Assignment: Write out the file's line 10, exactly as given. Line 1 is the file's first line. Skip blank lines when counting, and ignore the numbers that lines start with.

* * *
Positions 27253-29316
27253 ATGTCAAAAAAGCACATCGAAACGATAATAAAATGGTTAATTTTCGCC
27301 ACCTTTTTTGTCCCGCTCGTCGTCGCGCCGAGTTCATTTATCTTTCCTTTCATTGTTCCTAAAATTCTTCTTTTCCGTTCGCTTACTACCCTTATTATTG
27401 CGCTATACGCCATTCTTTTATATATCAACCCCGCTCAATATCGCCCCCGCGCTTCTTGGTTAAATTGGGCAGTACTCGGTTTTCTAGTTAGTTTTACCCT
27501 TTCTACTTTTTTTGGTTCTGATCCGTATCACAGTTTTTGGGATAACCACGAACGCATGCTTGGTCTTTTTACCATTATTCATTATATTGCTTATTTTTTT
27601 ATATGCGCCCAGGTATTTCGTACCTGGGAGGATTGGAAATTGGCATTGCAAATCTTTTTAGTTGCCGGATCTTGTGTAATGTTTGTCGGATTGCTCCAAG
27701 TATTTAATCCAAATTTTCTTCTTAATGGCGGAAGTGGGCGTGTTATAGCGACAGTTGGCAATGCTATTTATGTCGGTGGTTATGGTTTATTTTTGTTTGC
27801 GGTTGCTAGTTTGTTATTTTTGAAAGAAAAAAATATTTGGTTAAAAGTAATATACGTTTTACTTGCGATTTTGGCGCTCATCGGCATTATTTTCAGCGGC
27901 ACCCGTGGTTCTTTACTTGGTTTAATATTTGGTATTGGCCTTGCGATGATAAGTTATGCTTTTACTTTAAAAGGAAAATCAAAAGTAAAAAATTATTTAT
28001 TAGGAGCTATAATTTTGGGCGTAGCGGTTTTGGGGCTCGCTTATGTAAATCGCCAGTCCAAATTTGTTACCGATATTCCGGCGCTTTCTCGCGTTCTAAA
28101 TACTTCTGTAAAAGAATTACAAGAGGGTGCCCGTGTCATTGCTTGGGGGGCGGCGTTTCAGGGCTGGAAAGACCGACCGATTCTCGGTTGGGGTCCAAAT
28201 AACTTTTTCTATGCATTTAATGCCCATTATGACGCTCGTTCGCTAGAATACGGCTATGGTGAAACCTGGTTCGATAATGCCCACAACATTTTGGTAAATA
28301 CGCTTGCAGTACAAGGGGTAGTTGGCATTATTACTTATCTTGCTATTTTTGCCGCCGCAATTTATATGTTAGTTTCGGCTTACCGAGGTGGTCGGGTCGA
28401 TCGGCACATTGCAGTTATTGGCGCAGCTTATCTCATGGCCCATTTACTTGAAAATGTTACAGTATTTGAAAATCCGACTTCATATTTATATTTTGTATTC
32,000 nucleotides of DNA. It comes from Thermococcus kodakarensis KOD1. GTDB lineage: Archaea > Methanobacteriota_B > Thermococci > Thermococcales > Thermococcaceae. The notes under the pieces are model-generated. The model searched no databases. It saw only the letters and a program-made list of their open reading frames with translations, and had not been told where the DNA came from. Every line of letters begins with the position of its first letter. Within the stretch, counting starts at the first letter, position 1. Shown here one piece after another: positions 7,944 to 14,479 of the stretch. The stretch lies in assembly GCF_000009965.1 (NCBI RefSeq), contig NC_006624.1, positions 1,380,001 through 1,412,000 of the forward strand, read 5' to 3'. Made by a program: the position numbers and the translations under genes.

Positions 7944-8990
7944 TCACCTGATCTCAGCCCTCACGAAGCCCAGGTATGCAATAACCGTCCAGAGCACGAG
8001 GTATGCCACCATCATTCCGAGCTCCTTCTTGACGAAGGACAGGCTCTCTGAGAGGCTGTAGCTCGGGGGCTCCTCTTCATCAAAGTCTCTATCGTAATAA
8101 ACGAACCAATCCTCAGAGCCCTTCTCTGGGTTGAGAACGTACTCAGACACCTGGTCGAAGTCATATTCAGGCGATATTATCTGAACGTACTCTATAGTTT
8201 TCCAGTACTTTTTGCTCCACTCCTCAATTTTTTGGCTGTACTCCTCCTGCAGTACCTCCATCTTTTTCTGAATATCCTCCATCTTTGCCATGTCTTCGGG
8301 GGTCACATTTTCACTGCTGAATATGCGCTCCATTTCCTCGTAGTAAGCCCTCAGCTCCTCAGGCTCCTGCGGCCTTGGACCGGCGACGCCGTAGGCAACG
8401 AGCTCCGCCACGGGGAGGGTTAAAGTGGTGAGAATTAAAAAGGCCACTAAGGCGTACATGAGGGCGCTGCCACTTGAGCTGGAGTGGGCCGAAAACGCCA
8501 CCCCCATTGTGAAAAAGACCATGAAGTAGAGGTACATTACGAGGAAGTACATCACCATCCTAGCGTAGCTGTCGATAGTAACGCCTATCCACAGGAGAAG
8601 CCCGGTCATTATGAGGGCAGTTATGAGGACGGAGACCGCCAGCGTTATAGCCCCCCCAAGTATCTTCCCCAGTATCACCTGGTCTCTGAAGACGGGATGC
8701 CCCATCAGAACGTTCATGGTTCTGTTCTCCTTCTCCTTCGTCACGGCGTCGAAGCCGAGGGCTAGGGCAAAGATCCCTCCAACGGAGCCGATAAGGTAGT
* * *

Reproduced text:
28001 TAGGAGCTATAATTTTGGGCGTAGCGGTTTTGGGGCTCGCTTATGTAAATCGCCAGTCCAAATTTGTTACCGATATTCCGGCGCTTTCTCGCGTTCTAAA